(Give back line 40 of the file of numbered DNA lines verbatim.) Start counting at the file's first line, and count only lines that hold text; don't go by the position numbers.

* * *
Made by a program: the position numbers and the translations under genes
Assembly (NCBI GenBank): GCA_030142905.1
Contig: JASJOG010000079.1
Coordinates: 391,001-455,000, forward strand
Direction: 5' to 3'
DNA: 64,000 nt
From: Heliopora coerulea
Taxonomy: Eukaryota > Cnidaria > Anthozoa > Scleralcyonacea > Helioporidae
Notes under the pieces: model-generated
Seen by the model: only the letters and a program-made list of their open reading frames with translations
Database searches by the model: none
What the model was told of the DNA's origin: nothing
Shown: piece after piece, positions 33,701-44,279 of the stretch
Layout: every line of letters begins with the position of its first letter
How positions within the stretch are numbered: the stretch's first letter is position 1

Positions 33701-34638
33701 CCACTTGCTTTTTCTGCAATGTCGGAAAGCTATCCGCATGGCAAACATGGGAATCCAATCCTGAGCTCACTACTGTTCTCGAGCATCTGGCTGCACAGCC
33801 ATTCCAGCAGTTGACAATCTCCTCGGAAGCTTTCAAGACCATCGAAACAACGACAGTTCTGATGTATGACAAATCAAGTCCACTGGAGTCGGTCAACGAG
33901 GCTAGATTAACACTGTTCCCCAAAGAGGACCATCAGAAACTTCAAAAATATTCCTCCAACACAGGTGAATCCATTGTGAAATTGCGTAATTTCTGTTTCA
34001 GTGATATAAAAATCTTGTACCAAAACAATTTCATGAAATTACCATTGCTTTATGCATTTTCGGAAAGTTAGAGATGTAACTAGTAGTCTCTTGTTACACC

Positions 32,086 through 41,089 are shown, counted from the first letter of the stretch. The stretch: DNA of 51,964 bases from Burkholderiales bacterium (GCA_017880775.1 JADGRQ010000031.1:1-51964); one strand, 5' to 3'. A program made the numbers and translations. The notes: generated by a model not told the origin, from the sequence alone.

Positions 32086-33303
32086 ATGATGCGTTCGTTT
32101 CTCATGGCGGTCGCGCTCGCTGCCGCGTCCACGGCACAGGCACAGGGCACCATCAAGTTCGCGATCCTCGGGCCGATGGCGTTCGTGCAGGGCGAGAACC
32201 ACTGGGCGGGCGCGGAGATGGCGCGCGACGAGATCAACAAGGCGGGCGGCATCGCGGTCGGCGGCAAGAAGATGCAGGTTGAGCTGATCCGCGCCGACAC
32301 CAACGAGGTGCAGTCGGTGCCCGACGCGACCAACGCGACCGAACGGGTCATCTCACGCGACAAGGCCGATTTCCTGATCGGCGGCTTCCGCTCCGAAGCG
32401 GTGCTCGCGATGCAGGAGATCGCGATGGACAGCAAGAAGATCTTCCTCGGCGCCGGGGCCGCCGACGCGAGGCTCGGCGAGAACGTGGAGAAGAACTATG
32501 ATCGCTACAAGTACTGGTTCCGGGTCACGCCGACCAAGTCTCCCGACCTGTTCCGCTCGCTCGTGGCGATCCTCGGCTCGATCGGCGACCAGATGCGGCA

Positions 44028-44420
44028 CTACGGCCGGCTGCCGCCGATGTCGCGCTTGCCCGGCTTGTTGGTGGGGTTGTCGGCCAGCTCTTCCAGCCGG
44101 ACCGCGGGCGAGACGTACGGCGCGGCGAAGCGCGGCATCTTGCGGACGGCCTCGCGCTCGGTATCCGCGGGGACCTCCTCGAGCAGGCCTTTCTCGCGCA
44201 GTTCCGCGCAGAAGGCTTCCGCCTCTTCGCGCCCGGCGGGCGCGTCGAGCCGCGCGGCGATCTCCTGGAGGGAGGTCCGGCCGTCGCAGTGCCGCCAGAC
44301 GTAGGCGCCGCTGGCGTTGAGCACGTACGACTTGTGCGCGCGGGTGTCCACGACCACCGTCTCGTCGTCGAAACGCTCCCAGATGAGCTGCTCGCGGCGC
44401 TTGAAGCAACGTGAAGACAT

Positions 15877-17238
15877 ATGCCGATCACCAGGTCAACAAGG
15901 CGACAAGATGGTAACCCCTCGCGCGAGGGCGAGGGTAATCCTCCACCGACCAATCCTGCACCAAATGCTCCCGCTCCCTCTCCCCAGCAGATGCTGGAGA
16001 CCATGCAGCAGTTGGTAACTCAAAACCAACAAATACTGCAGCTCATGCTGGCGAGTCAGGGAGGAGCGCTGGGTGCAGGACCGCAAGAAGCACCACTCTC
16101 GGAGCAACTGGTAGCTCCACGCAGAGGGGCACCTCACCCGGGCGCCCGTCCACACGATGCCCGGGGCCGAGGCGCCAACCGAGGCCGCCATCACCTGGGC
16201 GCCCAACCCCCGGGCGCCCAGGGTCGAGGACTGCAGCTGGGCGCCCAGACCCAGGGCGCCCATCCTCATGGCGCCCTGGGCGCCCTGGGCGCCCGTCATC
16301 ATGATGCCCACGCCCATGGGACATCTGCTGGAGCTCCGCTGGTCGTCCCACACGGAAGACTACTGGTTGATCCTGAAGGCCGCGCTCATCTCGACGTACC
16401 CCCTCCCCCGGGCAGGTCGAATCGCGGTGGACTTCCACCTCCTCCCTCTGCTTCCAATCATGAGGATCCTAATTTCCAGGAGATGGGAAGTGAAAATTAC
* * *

16201 GCCCAACCCCCGGGCGCCCAGGGTCGAGGACTGCAGCTGGGCGCCCAGACCCAGGGCGCCCATCCTCATGGCGCCCTGGGCGCCCTGGGCGCCCGTCATC